A while ago, a good friend of mine acquired a great pot, remarkable by any standard. By remarkable, I mean a pot that is truly a masterpiece by the potter and certainly a museum quality piece, a rather rare thing. Honestly, it was everything I would want by the artist and then some, I could go on and on, but there really are not enough adjectives to adequately describe the pot. At the risk of being forward, I asked him if he thought there was any way in which he would part with the vase and at the very least, should he decide in the future to sell it, would he think of me first? Not surprisingly, he said, if I wanted it, I could have it. I say not surprisingly because he has been among the most gracious of any collector I have ever met.
The highly anticipated vase arrived and did not disappoint at any level. In fact, the form, surface, size and presentation of the pot all exceeded any expectations I could have had and the posture of the pot is just priceless. The real reason that it was sent my way is that my friend realized, to him it was a really good pot, to me it was the near pinnacle of what I collect and knowing that, he selflessly thought it belonged in our collection. After reflecting on it for a while, though I am exceedingly happy to have the pot luck, the truth is I am even more pleased to have such a good friend and hope I can return the favor three-fold. After all, a good friendship is the foundation you can build your life upon.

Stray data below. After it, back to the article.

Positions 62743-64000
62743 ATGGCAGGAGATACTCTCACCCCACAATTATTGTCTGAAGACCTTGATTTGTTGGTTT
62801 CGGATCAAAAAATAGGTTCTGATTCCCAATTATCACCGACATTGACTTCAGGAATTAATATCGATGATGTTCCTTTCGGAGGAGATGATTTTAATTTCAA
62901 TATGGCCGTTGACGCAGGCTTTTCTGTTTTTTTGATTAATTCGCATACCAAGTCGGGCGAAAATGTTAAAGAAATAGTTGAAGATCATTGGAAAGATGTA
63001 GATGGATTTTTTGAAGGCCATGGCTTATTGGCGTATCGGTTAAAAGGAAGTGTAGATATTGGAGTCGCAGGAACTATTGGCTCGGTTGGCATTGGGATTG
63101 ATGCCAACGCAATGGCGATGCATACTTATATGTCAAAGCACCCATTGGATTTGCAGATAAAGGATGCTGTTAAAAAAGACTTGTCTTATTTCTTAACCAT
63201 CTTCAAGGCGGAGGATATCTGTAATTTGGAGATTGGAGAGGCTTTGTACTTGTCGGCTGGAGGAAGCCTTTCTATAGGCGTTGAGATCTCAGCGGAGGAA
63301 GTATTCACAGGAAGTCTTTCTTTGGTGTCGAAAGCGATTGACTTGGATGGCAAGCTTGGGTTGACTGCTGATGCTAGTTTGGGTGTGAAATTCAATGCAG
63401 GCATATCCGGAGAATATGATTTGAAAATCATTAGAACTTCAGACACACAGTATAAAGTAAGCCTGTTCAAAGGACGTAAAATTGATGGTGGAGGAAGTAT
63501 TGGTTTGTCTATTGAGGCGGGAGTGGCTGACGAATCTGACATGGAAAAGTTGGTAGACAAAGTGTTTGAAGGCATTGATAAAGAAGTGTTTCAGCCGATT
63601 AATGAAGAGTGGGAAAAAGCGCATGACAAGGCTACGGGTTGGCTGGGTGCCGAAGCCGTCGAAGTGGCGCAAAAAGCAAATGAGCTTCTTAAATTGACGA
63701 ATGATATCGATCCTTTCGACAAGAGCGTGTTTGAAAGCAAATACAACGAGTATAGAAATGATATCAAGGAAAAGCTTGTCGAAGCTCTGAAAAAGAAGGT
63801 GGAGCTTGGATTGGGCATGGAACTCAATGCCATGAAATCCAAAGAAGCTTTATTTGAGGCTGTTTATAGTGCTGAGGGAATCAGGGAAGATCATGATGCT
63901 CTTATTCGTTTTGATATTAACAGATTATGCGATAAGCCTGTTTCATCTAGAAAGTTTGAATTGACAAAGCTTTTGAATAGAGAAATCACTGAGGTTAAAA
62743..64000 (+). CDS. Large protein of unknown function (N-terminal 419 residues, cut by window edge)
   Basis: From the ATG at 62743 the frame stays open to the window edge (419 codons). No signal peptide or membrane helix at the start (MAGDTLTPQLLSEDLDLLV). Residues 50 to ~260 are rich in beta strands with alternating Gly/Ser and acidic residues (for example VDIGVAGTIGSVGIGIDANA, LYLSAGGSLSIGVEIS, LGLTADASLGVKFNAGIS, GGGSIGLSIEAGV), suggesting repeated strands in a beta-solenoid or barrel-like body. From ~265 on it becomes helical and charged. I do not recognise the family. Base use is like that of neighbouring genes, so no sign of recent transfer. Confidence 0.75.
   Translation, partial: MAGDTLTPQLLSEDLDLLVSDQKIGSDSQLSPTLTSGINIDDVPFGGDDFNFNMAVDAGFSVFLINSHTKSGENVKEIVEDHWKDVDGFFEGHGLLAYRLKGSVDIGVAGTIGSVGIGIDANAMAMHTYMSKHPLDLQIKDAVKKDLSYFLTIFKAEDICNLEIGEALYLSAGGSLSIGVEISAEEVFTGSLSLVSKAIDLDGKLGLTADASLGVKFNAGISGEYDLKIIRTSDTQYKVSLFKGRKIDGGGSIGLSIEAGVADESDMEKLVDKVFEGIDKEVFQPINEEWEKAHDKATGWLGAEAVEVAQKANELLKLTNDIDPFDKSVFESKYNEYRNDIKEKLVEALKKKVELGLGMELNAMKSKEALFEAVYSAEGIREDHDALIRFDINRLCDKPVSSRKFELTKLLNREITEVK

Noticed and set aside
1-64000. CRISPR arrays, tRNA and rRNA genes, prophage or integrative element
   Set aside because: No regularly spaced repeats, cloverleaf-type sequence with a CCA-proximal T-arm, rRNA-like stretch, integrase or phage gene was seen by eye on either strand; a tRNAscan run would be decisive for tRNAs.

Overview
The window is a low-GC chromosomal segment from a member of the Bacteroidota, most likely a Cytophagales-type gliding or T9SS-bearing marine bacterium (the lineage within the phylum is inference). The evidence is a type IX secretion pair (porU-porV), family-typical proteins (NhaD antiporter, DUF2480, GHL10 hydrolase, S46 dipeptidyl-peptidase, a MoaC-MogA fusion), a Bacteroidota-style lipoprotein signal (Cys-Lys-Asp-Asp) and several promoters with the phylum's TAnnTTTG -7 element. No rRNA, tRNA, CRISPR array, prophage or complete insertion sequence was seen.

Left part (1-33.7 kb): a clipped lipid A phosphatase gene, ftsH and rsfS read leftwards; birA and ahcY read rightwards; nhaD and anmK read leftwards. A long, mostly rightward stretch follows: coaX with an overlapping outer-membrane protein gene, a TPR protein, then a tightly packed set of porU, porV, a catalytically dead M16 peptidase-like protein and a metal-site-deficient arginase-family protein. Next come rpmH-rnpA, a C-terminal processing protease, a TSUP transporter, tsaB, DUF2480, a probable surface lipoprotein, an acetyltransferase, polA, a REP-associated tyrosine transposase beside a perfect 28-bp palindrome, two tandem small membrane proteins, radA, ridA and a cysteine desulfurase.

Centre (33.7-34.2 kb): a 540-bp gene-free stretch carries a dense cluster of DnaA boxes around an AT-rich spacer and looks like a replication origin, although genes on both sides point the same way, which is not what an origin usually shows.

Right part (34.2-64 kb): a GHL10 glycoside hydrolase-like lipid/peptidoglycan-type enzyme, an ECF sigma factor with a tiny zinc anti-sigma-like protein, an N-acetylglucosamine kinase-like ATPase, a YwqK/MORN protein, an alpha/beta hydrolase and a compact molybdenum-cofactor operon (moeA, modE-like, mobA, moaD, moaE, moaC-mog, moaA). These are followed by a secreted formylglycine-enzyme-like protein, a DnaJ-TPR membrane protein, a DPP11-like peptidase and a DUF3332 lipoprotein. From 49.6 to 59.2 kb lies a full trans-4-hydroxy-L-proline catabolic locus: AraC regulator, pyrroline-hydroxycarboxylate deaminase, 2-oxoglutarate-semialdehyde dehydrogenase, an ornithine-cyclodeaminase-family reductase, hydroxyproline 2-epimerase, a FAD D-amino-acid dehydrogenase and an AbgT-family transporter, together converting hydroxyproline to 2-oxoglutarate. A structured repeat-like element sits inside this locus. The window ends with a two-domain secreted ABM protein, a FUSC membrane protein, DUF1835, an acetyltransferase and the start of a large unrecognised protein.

"Friendship without self-interest is one of the rare and beautiful things of life." James Francis Byrnes (1882-1972)